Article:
Then, during the work day, whenever I my memory got stuck, I was reprimanded for browsing some non-work-related sites on the Internet, then for reading a few personal emails I’d forwarded to the office from home, and even for flipping through a book that I’d checked out from the library. The law, I was told, did not allow part-time workers any breaks during the work day.

I finally said, “Okay, I don’t know whether you are aware of another law that applies to me: it’s called the Americans with Disabilities Act, passed by Congress in 1990.  It requires that all employers provide reasonable accommodations for employees.”

At that point, I was told that no action can be taken until they received verification from my doctor.

At a subsequent appointment, I handed my family doctor a full outline of the points I wanted him to cover in his letter.  He was very supportive, and his righteous indignation on my behalf soothed much of my own sense of wrongness.


But then Dr. Lin was out of the office with the flu for two weeks, while I continued to receive pressure at work.  Next, his promised letter arrived without his signature on it, and was rejected by my supervisor.  At my subsequent phone call, the receptionist wouldn’t let me speak to the doctor, telling me this was now a matter between him and my employer only.

Shortly after, I was driving home from work one afternoon when a big semi-truck on my right moved into my lane without leaving enough room between our vehicles, scratching up both the front and back passenger doors and completely breaking off my right door mirror in the process.  The semi driver failed to stop at all; I followed the vehicle until it turned into a parking lot a few blocks away.  Then he claimed that I was at fault for not seeing that I had his turn signal on.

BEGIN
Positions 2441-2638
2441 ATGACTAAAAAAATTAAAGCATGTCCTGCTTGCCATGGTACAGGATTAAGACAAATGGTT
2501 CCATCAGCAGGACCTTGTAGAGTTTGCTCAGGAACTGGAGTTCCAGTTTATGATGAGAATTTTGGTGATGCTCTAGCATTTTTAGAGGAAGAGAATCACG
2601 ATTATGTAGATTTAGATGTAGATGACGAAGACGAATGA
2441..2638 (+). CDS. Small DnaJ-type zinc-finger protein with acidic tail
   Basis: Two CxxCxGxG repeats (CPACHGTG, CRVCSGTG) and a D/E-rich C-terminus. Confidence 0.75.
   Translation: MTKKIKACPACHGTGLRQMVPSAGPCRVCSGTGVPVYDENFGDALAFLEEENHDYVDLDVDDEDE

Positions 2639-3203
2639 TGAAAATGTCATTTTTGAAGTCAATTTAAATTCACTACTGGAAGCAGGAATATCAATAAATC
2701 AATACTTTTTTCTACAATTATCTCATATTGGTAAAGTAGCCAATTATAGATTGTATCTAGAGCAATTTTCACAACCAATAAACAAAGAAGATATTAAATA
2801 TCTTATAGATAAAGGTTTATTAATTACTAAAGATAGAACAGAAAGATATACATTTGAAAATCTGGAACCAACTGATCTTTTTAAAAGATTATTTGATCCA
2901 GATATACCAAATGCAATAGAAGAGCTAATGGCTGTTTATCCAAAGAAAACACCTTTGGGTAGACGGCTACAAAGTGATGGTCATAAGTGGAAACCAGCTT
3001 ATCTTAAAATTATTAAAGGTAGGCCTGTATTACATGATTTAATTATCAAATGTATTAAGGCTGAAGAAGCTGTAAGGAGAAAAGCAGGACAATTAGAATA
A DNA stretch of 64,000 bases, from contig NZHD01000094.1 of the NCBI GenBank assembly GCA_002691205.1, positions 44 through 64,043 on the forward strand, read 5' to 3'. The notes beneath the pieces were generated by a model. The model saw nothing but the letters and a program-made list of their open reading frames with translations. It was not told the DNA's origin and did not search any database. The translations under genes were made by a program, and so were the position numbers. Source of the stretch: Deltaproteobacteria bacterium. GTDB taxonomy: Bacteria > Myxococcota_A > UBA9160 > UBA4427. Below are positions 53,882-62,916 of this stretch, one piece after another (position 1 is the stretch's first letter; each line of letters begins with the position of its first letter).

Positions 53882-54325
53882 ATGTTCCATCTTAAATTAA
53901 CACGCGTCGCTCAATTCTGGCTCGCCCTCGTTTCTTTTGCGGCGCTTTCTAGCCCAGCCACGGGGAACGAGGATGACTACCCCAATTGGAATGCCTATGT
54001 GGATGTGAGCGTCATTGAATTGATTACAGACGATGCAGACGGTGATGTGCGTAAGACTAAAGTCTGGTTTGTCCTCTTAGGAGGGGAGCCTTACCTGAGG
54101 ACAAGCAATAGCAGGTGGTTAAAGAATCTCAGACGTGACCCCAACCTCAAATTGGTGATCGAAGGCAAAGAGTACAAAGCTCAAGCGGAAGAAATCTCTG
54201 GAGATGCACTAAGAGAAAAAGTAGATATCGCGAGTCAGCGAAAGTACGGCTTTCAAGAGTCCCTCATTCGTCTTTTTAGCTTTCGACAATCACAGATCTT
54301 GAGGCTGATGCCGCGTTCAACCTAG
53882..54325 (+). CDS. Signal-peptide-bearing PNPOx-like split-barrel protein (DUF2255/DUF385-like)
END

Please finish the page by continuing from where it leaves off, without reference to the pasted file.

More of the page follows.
The driver gave me his personal driver’s license and his phone number, but in my frazzled state of mind, I hadn’t thought to ask for his vehicle registration, nor jot down the license plate of the semi he was driving.  At home, I had to fend off criticism on this omission from both my mom and the insurance agent who took my report over the phone.

Mom wailed in despair that she was already plagued by foot pain and bad eyesight, but trouble just kept coming.  I fended off her waves of negativity by concentrating on scheduling repairs for my car; then ordering, picking up, and delivering parts to the repair shop using Mom’s car.  But I also had trouble cramming all new bits and pieces of information into my memory – and keeping portions of each incident from slipping and sliding in and out of my mind.

This is why my instincts tell me to keep my distance from all people, and to cut short all interactions: because it’s impossible for them to see my memory at work.

The closer I allow others to approach, the more they trample over the processes I’ve developed to accommodate these memory deficiencies.

Thus I resort to MY way of making sense of it all; taking into account how my long-term & short-term memories work:

  • Stay busy, and cut short all interactions by putting distance between myself and others
  • Allow words to surface – use them to pin down all experiences, then identify the causes behind them
  • Organize these points through writing – in order to successfully affix them into long-term memory
  • Effectively restore balance to my state of mind

And finally, follow the advice from one of the many books on writing I’d collected over the years:

“To have a writing life you have to do two things: Withdraw.  Focus.”

–Heather Sellers

Page After Page, p. 66